4. What one book has had the most profound impact on your Christian school leadership so far? Can you please briefly tell the story of how that book impacted your leadership?

Without doubt, it is Stephen Cottrell’s book Hit the Ground Kneeling. It is a small, quirky book written by a Bishop in the Church of England. I read it (and have re-read it a good few times since) when I first was appointed to a headship in a church school. This book is so counter-culture and all about a listening, thoughtful attitude to leadership and it has really shaped me. So much about school leadership is fast-paced, all about action and quick results, but this book keeps reminding me of the paramount need for reflective prayer and wise counsel as a foundation for strong, sustainable leadership.

5. How do you find and keep great Christian teachers?

That’s hard. I don’t always find them! I have always worked at my schools with a range of teachers of faith, other faiths and no faith. One of the most heart-warming thank you cards I ever had was from a teacher leaving our school, as she was moving to live elsewhere, and she mentioned how her faith had grown so much through working at our school; that has really stayed with me. I have been blessed to work with many great Christian teachers over the years, and have learnt a great deal from them. In terms of ‘keeping’ them, I think when there is a strong Christian foundation in the school, these teachers want to be part of it, catch the vision and grow in their commitment to the school.

6. What's most important as a Christian school leader for developing a culture of wellbeing in your staff and students?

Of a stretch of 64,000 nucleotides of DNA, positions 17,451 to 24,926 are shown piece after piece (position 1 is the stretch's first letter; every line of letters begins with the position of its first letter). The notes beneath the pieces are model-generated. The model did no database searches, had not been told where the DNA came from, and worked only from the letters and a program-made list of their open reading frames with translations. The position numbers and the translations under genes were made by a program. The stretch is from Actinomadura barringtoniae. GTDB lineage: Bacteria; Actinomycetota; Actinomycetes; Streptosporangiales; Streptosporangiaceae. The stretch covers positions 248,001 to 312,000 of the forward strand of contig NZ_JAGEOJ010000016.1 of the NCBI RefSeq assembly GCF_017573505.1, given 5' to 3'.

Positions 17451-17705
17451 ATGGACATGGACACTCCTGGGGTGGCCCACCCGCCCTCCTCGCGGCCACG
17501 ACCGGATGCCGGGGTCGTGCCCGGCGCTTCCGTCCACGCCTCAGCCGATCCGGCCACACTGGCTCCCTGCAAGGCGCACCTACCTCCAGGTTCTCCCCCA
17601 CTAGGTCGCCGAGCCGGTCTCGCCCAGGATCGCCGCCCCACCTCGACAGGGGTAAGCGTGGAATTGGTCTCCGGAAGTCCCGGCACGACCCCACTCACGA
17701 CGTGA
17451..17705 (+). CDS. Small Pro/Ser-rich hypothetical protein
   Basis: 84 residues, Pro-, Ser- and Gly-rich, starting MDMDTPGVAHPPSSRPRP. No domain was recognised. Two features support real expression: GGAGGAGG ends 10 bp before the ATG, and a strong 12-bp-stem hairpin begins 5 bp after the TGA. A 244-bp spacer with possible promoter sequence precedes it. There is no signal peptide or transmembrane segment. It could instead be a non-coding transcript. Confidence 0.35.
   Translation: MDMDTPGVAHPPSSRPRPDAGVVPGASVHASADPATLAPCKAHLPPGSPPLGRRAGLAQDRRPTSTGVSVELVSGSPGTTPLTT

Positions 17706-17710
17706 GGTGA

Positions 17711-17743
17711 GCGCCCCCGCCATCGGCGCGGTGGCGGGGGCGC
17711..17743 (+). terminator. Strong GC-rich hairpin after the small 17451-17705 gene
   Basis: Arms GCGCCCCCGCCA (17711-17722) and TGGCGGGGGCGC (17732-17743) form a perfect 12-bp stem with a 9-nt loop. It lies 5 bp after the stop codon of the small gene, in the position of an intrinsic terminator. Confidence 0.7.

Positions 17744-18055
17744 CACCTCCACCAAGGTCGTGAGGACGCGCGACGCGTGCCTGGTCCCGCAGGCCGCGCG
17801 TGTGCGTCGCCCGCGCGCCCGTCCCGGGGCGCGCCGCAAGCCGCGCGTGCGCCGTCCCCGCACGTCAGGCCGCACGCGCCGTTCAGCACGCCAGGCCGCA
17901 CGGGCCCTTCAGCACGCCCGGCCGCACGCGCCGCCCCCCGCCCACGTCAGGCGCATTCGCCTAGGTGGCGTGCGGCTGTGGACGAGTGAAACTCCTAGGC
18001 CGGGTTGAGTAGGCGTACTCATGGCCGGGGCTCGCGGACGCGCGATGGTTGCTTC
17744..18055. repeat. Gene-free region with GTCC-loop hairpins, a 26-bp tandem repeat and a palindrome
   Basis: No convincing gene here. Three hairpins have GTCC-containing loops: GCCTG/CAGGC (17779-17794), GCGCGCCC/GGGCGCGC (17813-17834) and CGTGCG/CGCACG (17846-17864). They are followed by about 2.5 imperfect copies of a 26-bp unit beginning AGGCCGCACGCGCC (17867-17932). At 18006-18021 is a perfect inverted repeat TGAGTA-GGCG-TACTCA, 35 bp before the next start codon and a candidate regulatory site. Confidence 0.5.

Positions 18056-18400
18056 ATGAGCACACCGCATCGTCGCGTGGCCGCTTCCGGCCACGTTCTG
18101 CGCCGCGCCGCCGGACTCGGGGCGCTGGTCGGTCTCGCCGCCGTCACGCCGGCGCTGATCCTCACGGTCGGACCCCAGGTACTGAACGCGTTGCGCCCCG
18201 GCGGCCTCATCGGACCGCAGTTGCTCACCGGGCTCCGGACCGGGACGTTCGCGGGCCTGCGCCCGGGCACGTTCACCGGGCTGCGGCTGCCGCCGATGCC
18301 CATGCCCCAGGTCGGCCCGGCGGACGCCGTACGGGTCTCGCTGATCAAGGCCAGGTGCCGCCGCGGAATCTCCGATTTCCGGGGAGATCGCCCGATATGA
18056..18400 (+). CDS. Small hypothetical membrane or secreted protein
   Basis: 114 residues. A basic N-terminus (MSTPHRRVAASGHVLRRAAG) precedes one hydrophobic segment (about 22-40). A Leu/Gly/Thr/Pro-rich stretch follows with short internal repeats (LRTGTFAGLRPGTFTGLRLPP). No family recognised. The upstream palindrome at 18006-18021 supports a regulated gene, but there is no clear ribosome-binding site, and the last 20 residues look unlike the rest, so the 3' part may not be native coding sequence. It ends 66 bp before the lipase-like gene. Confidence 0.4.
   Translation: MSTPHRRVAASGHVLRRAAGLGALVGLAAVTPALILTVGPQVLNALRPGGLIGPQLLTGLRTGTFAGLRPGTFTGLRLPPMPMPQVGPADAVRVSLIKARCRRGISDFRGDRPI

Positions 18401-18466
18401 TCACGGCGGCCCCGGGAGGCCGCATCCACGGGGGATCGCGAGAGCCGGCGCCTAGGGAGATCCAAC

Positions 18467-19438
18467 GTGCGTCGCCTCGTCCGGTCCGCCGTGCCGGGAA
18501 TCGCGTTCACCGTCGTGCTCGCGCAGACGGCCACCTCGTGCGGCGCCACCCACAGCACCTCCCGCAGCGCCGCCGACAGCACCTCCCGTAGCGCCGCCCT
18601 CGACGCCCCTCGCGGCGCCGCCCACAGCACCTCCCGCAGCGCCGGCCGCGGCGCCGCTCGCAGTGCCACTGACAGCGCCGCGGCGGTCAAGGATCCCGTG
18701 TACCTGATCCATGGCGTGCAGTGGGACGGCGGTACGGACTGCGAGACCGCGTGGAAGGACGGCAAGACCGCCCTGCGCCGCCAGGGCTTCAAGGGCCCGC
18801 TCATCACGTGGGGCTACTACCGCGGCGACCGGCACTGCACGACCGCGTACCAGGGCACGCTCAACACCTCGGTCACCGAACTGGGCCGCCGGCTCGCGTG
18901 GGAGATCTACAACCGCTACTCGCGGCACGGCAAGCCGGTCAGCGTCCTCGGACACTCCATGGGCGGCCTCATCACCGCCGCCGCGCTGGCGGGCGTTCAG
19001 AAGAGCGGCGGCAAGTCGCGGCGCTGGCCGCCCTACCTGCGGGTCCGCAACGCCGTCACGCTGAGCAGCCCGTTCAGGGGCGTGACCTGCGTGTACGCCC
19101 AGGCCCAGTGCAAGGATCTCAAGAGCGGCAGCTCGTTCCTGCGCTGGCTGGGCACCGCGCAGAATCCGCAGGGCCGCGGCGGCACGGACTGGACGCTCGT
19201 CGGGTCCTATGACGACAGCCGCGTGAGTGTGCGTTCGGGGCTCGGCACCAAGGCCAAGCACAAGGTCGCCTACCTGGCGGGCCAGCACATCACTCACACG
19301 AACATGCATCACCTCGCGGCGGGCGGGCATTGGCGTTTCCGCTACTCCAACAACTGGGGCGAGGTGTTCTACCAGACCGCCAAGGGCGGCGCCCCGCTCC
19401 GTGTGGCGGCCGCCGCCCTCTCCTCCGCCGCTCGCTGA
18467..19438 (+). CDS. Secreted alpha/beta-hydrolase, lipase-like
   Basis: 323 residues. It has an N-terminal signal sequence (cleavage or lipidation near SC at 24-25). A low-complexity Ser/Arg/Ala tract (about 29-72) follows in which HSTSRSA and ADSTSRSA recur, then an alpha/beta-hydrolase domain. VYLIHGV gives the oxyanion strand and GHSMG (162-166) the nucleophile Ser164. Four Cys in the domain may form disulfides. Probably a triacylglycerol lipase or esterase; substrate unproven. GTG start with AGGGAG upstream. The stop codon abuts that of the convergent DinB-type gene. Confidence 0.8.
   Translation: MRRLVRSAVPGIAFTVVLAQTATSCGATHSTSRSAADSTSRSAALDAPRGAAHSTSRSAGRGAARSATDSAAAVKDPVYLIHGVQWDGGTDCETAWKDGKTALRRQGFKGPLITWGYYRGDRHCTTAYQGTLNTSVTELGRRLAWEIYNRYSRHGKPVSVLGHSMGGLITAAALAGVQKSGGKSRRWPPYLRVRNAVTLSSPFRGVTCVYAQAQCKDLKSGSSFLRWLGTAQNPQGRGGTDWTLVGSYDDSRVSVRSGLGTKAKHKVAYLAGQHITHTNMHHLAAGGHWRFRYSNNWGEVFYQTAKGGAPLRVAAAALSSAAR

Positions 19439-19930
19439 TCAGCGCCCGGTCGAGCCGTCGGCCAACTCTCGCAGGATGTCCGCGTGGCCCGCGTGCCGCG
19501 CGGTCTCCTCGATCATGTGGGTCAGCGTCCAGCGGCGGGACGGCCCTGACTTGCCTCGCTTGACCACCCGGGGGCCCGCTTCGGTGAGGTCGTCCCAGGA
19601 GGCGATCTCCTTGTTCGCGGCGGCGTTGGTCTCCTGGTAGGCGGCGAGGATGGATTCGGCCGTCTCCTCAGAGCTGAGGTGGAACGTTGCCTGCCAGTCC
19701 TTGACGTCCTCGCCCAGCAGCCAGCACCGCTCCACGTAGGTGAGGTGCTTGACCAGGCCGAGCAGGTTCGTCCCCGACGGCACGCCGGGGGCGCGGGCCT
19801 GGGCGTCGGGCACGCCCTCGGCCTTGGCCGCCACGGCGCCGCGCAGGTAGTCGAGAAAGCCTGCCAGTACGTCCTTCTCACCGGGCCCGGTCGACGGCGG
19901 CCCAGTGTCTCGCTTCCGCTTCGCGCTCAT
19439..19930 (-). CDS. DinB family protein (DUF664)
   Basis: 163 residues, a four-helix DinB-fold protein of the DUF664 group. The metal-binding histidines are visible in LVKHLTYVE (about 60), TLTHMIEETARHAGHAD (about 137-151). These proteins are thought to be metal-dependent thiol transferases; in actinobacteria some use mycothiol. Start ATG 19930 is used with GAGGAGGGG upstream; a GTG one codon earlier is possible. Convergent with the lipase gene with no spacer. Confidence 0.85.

I genuinely and simply think it is about one thing: relationship. Having time to interact with both colleagues and students on a human, personal level and connecting with their lives beyond school creates a supportive and strong culture.

Additionally, as a Christian school leader, I also see, as part of the ministry, signposting people to relationship with God as a key part of my role - that is, helping others to see themselves as everything they can be, by growing closer and deeper into God.

7. If you had to pick just one story, what would be the most meaningful story from your time as a Christian school leader so far?

There are so many, and so many tales of joy and blessing, but, curiously, I am going to choose instead a story of my hardest moment as a Christian school leader so far, because, though it is tragic, it points to one of the greatest truths in leadership - never think you are on your own.

In short, a few years into headship, I had to lead my school community through a time following a tragic accident one day in the school playground, resulting in one of our students dying. Gathering the school community together the next day to give the news of the little girl’s death was probably the hardest thing I’ve ever had to do as a leader and, though many years ago now, that family are never far from my thoughts and prayers.

I was well supported in that time, not least of all by the leader of my church at the time, who prayed and counselled me. The reason this is the most meaningful story I can tell is that it underlines this truth in leadership - never do it alone. Let others lead, guide and minister to you, and know ultimately, one day at a time, God goes with you - always, even in the hardest of times. I take great strength from that; I hope you will too.